- Flavor Science: An Interview with Magda Boulet
- Find an Epic Adventure
- How Not to Pack a Drop Bag
- Santa Barbara Nine Trails
- Way Too Cool
- Western States Research Update
Cat Bradley of Boulder, Colorado is the fifth ranked woman for 2017. Bradley won the prestigious Western States 100 in her debut race there. She excelled on the Western States course, winning both the “big dance” and The Canyons 100K. She burst into the elite ranks in late 2016 with a course record win at the Rio del Lago 100. A kindergarten teacher who was laid off in March, Bradley took full advantage of the extra time to train and good fortune – she got into Western States via the lottery, with only one ticket and a 2.5% chance of getting drawn.
Olivier Leblond of Alexandria, Virginia is number 6 in the voting for Ultra Runner of the Year. Leblond set an American Record at 48 hours, posting 262.181 miles at the Icarus Ultra. He also won the Umstead 100 and the Yeti 100 and was seventh at the IAU 24-Hour World Championships.
YiOu Wang is the number 7 ranked woman for 2017. Wang won the highly competitive Lake Sonoma 50, placed second at Chuckanut and set a course record while winning the Quicksilver 50K. She is currently on a yearlong sabbatical from her job as Dean of Curriculum at a private school in Marin County, California.
If you’re like me, you’ve dreamt of running a 100-mile race at some point in your life. As that dream starts to become a reality, it’s easy to dive into the dirty details. Which race will take my 100-mile virginity? Who will crew and pace me? How will I get myself and my crew to the race? Sound familiar? A never-ending list of logistics doesn’t need to get in the way of running a hundo.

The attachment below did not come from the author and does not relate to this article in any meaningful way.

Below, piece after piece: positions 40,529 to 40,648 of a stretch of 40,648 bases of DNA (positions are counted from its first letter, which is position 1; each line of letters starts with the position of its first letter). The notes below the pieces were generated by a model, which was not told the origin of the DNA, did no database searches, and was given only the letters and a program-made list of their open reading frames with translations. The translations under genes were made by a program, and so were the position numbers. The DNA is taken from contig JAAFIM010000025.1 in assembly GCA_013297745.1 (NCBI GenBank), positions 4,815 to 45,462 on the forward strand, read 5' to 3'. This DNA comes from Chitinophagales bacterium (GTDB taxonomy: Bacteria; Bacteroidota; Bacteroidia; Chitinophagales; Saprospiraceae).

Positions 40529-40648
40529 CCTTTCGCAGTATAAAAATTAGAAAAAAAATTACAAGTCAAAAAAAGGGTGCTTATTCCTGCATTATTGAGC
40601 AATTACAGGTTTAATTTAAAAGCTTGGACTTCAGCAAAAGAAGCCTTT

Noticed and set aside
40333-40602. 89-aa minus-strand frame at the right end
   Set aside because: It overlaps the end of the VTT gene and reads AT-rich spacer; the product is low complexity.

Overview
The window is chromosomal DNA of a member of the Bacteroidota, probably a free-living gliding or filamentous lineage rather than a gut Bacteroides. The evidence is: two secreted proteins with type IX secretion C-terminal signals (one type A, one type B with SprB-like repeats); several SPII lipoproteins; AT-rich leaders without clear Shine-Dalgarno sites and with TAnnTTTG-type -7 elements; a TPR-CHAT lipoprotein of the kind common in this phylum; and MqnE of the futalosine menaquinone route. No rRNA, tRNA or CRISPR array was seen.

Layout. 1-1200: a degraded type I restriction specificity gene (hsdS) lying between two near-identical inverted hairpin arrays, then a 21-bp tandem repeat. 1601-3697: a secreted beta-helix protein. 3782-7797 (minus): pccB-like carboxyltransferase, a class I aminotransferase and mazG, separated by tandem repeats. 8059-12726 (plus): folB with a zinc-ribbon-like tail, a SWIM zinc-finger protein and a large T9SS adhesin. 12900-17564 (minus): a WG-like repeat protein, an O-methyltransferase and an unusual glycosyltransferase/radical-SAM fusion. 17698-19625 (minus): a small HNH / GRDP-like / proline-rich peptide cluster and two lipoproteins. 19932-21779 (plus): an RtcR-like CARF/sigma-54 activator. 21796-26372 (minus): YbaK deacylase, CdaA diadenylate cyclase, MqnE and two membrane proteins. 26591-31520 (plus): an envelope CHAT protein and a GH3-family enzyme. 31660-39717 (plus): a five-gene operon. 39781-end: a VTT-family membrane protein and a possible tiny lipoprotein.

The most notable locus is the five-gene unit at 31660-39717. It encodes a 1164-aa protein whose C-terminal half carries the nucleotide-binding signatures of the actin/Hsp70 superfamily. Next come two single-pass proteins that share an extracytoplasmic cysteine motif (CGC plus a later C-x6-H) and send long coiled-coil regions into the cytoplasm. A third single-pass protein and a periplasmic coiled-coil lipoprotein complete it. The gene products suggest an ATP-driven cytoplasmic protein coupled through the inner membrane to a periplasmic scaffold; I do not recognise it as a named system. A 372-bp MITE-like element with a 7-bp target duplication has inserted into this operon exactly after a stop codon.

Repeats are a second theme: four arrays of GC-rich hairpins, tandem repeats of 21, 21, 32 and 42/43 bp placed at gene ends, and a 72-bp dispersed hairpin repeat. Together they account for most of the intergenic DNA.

In 2008, 2009, & 2010, I ran the Nashville, TN Ultra-Marathon (www.nashvilleultra.com) which is held in the fall (mid Oct/early Nov). The event offers distances from 50K thru 50 miles, but I did the 50 mile option each time. The course is 75% paved and 25% trails and alternates between paved greenways, grass trails, and several miles of asphalt through downtown Nashville.
At first glance, the North American all-time fastest road ultramarathon list looks like a time capsule: names and times from decades past, seemingly frozen in time. The bulk of those fastest- ever road and track performances were all logged over 20 years ago. In fact, the most recent entry onto the USA Top Ten list for the 50-mile distance was etched in 1990.
We are on the cusp of summer and some of the hottest ultra races are coming up fast. Last year both the San Diego 100 and Western States 100 saw brutally high heat, which led to a record low 47% finishing rate. I am going to review heat preparation and management strategies in this article, but the bottom line is you should try many things to determine what works best for you.
Oh, if only running and racing to one’s potential was just about running, wouldn’t that be wonderful? It would make life so much simpler and I truly believe that many more “weekendwarriors” would be up on the podium at competitive ultras. But the more I run, the more I realize that it’s the “extra stuff” that all goes towards truly fulfilling one’s potential as a runner, which is hard, as all I really want to do is run, and all I often feel I have time for is to run.